Latest Kaiser Health News Stories
As a journalist, she wrote during the winter about the hostility shown toward Asian Americans for wearing masks. In May, she got cursed at for not wearing a mask herself.
As reopening decisions approach for the fall semester, colleges and universities are casting about for strategies to keep students safe without bankrupting their institutions. A few have natural advantages.
Transit ridership has plummeted because of COVID-19, but millions of Americans still rely on buses and trains to get around, often because they have no other choice.
The pandemic has forced millions of families to weigh the risks of vulnerable grandparents getting too close to their beloved grandchildren — against the heartache of staying away.
The pandemic offers an opportunity to use artificial intelligence programs to help doctors in COVID-19 diagnosis. But some leading hospital systems have shelved their AI technology because it wasn’t ready to roll.
Accident deaths are typically the biggest source of donor organs nationwide. But when the coronavirus forced Californians indoors, accidents declined.
Children’s hospitals were generally in good shape before COVID-19, but now their revenues are plunging as beds they reserved to assist in the pandemic effort remain empty.
Poverty is real in the Coachella Valley, a region known for its glitzy resorts and music festival. During the COVID crisis, the California National Guard and California Conservation Corps are helping an area food bank distribute food to older residents and those with disabilities.
The novel coronavirus is affecting black Americans disproportionately, which some community leaders and public health experts say is not surprising. So why didn’t anyone sound an alarm?
From cafeteria staff to doctors and nurses, hospital workers around the country report frustrating failures by management to notify them when they have been exposed to co-workers or patients known to be infected with COVID-19.
Even as COVID-19 has ravaged nursing homes around the country, California has managed to keep the virus at bay at its eight state-run homes for frail and older veterans. What exactly went right?
Los Angeles is the first big U.S. city to offer COVID-19 testing to anyone who wants it. Will it help restore normal life to the 10 million residents of the city and surrounding county?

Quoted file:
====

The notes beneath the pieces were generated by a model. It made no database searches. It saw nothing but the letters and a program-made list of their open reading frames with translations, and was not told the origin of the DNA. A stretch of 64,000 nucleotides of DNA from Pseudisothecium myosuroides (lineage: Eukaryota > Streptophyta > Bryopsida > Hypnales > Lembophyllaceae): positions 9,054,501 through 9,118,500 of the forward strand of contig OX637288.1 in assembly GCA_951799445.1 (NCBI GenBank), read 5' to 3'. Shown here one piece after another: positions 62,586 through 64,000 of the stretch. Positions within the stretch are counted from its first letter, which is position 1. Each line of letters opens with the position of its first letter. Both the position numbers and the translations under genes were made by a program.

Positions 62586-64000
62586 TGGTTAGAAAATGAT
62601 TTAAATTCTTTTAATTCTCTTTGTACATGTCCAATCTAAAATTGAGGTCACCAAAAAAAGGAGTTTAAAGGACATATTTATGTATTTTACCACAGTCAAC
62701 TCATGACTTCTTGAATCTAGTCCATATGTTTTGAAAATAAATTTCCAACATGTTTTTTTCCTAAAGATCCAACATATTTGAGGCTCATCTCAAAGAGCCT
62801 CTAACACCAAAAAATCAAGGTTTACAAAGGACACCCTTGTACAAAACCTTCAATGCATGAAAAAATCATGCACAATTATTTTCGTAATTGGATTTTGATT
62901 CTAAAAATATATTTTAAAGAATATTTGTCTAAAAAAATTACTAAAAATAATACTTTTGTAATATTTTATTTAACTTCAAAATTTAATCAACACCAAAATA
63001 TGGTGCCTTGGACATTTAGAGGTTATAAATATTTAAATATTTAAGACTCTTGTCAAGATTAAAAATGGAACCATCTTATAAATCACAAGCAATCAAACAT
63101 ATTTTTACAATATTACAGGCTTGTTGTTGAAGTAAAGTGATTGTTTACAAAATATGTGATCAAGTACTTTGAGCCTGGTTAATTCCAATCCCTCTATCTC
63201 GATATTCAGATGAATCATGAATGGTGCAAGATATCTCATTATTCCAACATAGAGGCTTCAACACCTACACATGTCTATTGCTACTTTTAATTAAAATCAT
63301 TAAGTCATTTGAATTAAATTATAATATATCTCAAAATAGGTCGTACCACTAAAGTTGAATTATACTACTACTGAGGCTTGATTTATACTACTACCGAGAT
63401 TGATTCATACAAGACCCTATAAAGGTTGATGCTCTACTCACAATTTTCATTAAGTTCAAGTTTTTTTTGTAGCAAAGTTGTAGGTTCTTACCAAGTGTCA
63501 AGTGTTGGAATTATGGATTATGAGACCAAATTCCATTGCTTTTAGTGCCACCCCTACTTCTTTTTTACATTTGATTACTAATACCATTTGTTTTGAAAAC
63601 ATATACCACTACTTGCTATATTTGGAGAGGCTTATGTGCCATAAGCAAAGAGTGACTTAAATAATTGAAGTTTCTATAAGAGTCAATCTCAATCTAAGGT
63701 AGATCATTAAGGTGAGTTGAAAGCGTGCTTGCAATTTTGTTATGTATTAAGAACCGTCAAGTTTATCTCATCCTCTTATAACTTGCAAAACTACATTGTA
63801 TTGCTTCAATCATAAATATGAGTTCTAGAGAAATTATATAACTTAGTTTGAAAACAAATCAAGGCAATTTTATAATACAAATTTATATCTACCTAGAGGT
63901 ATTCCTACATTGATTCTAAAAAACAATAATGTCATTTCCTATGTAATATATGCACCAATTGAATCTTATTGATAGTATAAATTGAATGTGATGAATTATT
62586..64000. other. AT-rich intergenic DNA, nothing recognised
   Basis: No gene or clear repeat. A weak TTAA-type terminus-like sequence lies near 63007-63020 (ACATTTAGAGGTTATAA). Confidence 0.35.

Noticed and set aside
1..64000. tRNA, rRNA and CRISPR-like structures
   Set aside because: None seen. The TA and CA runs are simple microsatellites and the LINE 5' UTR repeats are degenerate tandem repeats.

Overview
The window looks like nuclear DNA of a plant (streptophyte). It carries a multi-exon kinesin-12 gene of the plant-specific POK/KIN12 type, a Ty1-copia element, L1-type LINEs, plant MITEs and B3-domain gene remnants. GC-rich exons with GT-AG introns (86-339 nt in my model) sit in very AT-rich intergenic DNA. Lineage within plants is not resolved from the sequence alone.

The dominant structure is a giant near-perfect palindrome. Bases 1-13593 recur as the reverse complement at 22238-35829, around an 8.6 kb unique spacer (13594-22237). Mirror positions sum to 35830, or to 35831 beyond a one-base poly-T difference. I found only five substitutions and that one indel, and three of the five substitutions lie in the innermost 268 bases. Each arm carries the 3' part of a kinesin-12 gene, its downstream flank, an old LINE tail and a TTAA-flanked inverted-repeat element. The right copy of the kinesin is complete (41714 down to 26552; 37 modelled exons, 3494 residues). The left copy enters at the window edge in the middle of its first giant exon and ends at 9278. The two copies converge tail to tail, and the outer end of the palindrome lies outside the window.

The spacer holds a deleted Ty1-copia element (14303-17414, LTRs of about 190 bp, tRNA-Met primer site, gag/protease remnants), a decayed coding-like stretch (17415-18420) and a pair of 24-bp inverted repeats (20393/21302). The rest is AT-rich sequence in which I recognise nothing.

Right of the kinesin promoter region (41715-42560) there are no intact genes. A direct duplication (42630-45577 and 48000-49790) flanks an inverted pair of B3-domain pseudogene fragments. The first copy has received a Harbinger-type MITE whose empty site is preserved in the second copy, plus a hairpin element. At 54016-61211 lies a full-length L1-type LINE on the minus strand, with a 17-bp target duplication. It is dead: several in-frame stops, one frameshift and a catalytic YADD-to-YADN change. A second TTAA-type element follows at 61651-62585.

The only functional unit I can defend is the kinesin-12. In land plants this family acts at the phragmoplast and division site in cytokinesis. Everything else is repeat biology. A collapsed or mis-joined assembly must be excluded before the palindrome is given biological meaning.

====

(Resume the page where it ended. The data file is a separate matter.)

Emergency department volumes are down 40 to 50 percent across the country. Doctors worry a new wave of cardiac patients is headed their way — people who have delayed care and will be sicker and more injured when they finally seek care.
Nursing homes with COVID-19 infections tend to violate health rules more often and have more complaints and fines, records show. But infections also plague highly rated facilities — while sparing some low-ranked ones.
“The awful truth is families have no control over what’s happening,” one advocate says.
It’s hard to overstate how uneven access to critical coronavirus test kits remains in the nation’s largest state. Even as some Southern California counties are opening drive-thru sites to make testing available to any resident who wants it, a rural northern county is testing raw sewage to determine whether the coronavirus has infiltrated its communities.
California legislators resume their work Monday after more than a month off. While the coronavirus pandemic has shifted the state’s priorities, many lawmakers say they still intend to push non-COVID health care bills to tax soda, ban vape flavors and more.
Los Angeles County is providing thousands of coronavirus self-testing kits to its citizens, but public health officials are leery of the shortage of data on whether this easier method ― in which an individual swabs his or her own cheek ― is as reliable as a less comfortable but well-established technique.
The nursing schools at UCLA, UCSF and UC-Davis have joined hands in a new one-year online training program for mental health care as a surge of patients is expected due to the social isolation and economic impact of COVID-19.
Increasing evidence suggests people who smoke are more likely to become severely ill and die from COVID-19 than nonsmokers. Some people are using that as inspiration to quit.